None of those people stayed solopreneurs. They all developed their businesses. They outsourced and employed and grew their business to support thousands of people. If they tried to keep it to themselves, they would not have developed into who they are today.
There must be some sort of different in the mindset of these two groups of people. The entrepreneur developing links and grows their business, the solopreneur, develops links and grows their business.
Is it based on trust?
Those who trust others to be able to match their own standards, will work with others. Many cabinet makers will work as solopreneurs because they have a specific standard they aspire to. They could easily sell and market their beautiful furniture and take others on to replicate their work. So why don’t they?
Their standards won’t allow it! They equally do not want the pressure to rectify problems and deal with lots of enquiries. It is more manageable being able to deal with 2-3 customers at a time and achieve high success in their field, than to market a product to 1000’s and be substandard.
This though seems a little unfair to the entrepreneur.
They also aspire to provide the best service and create the best products, so why would they not find the best people to do their work for them. That surely is the mindset of the Entrepreneur.
If you fit with a business you fly high. Your values are fulfilled and you seem to be in tune with those around you. Deviate and you won’t fit in, but the Entrepreneur watches out for that. They relish the ability to improve their work through others and they take on the role of shepherds.
Here then is the real difference!
It is the type of work that differs between the two.
Job Roles Change
As a solopreneur you can continue to do what you love. Your ability to turn wood, paint a portrait, bake, speak to customers one to one, or provide a simple solution to a complex problem are all still within your grasp.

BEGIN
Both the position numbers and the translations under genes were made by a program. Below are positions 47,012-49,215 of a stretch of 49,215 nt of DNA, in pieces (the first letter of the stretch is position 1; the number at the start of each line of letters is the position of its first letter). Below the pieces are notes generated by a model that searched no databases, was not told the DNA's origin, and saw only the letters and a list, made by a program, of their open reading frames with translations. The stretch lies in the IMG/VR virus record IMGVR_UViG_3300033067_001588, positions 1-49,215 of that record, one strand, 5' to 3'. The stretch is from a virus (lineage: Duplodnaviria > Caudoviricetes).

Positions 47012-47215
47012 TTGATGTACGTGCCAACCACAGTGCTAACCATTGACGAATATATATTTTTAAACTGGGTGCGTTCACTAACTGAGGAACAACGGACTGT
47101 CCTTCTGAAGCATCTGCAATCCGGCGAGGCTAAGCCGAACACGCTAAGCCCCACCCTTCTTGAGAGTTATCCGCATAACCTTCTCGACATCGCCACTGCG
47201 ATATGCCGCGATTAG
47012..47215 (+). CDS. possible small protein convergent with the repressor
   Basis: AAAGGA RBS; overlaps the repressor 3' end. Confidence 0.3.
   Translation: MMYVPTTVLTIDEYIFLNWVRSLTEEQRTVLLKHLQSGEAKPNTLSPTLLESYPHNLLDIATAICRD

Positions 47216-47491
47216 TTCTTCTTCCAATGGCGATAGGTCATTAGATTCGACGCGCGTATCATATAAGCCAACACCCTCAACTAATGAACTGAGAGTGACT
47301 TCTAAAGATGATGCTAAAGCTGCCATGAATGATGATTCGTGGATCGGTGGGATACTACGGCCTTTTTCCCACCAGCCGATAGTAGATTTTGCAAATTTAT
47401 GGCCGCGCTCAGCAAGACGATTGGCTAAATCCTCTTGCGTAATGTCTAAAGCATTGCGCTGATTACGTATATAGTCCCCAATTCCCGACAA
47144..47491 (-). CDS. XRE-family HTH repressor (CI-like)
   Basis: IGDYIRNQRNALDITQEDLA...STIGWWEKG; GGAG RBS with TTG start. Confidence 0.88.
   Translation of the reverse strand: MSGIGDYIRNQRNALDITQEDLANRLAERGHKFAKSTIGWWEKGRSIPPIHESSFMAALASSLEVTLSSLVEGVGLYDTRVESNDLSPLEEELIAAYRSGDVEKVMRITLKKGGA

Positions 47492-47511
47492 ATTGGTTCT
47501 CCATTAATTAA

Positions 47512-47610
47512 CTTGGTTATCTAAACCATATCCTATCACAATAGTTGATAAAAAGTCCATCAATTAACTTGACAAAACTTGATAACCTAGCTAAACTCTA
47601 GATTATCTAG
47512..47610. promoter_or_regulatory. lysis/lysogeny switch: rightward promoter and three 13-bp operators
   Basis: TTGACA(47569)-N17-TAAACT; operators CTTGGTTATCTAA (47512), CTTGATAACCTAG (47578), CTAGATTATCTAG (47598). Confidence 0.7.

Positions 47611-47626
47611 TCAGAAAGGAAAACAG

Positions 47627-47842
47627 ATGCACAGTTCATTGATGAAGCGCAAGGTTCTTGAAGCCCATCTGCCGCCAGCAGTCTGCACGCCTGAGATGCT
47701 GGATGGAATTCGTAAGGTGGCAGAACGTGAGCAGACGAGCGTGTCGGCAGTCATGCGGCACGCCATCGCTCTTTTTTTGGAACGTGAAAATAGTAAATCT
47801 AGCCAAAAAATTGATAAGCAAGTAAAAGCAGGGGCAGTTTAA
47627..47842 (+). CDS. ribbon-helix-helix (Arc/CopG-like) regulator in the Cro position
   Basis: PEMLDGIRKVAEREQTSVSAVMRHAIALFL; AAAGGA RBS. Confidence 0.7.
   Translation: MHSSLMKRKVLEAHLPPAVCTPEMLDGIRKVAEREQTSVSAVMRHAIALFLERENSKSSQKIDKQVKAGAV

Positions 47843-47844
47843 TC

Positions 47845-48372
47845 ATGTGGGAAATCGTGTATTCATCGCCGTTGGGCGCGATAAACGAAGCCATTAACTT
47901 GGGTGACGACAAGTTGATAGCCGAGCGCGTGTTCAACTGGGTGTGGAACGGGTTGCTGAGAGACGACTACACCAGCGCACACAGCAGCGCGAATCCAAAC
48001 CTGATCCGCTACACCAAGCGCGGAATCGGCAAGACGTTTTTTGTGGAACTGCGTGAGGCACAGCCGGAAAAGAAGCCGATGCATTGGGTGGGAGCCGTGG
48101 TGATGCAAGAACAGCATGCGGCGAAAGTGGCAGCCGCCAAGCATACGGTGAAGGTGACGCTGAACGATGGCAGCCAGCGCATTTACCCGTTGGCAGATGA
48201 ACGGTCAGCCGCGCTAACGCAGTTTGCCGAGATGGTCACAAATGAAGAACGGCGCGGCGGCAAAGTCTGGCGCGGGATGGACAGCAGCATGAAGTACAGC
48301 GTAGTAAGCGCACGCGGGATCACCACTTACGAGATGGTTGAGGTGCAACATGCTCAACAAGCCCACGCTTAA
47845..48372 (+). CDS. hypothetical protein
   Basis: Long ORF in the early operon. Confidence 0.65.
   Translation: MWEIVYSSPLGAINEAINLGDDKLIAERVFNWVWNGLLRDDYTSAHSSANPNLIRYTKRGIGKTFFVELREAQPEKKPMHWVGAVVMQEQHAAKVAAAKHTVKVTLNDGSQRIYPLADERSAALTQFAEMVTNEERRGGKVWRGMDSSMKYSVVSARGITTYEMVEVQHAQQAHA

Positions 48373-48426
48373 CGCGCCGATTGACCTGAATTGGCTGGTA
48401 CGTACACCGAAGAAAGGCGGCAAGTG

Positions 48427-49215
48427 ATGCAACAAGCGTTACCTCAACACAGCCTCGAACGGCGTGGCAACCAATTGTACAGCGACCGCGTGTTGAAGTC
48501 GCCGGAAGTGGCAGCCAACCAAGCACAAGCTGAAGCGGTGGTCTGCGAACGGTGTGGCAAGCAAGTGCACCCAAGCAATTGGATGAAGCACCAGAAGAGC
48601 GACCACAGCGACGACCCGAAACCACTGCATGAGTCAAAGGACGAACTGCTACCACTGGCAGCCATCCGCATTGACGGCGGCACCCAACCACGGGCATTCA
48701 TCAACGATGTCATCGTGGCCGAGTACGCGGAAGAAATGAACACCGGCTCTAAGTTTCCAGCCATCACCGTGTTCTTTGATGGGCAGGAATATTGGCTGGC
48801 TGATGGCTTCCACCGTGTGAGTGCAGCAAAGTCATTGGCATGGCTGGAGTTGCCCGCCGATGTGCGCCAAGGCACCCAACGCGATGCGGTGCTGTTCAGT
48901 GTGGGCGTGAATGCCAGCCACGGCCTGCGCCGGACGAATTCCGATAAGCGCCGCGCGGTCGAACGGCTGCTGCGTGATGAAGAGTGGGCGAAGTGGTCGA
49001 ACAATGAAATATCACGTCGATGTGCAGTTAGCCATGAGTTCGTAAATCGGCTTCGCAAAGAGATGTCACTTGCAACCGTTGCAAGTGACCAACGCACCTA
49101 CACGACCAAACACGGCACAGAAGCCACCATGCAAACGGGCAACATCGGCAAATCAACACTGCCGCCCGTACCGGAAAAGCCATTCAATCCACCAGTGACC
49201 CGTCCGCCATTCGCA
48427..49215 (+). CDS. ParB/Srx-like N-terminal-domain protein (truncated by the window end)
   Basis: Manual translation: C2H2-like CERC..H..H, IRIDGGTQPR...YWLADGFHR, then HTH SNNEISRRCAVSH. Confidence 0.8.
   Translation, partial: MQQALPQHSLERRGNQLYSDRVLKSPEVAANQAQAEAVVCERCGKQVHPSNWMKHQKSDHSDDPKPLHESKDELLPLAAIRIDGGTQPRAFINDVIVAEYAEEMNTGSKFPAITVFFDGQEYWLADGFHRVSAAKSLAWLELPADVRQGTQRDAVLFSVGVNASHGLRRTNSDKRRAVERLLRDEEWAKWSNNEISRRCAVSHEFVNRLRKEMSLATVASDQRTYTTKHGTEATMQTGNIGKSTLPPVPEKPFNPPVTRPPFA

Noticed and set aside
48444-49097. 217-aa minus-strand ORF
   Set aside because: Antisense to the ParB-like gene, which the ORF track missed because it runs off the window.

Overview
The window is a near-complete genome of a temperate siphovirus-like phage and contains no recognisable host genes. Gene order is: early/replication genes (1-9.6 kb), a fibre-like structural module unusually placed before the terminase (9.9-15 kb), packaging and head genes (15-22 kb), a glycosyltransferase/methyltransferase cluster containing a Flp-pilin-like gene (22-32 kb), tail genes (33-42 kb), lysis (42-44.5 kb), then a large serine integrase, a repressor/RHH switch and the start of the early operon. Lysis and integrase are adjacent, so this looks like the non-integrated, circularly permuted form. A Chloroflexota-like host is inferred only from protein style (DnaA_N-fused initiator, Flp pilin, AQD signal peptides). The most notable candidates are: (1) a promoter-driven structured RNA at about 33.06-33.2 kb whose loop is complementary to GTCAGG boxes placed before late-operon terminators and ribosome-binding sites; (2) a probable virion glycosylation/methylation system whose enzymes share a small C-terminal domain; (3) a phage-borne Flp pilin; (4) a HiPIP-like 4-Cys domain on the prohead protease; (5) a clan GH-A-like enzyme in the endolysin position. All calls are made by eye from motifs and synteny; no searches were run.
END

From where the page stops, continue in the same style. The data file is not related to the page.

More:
An Entrepreneur continues to do what they love too, manage people. They enjoy seeing their ideas come to life through the work of others. The buzz of seeing a business taking off, with new projects and new staff is what excites them. Their normal day-to-day role differs from being hands on the shop floor to being a shepherd of people.
Who Will YOU Be?
Who you ultimately become depends very much on what you are aiming for. If you like making and solving problems for others and working closely with them, then there is no reason to stop doing it. No one says you have to expand any further.
If you like the thought of being more involved in the processes of business and move away from the mundane then – manage your flock! Grow and expand.
Both roles develop new markets and challenge each other, but both do so in a way which is personal to the way in which a business owner sees themselves.
We all start out as solopreneurs and develop from there. As we grow and our businesses develop, so too do our skills and ambitions.
When you no longer enjoy something you do for too long, you will find it harder and tiring work. Your ability to solve day-to-day problems will be inhibited and you will be doomed to failure.
Growing to the size of a conglomerate is not necessary for everyone, being content with what you do is!
It would be great to hear your thoughts on these two roles over on the Market Nosh Coster Facebook page.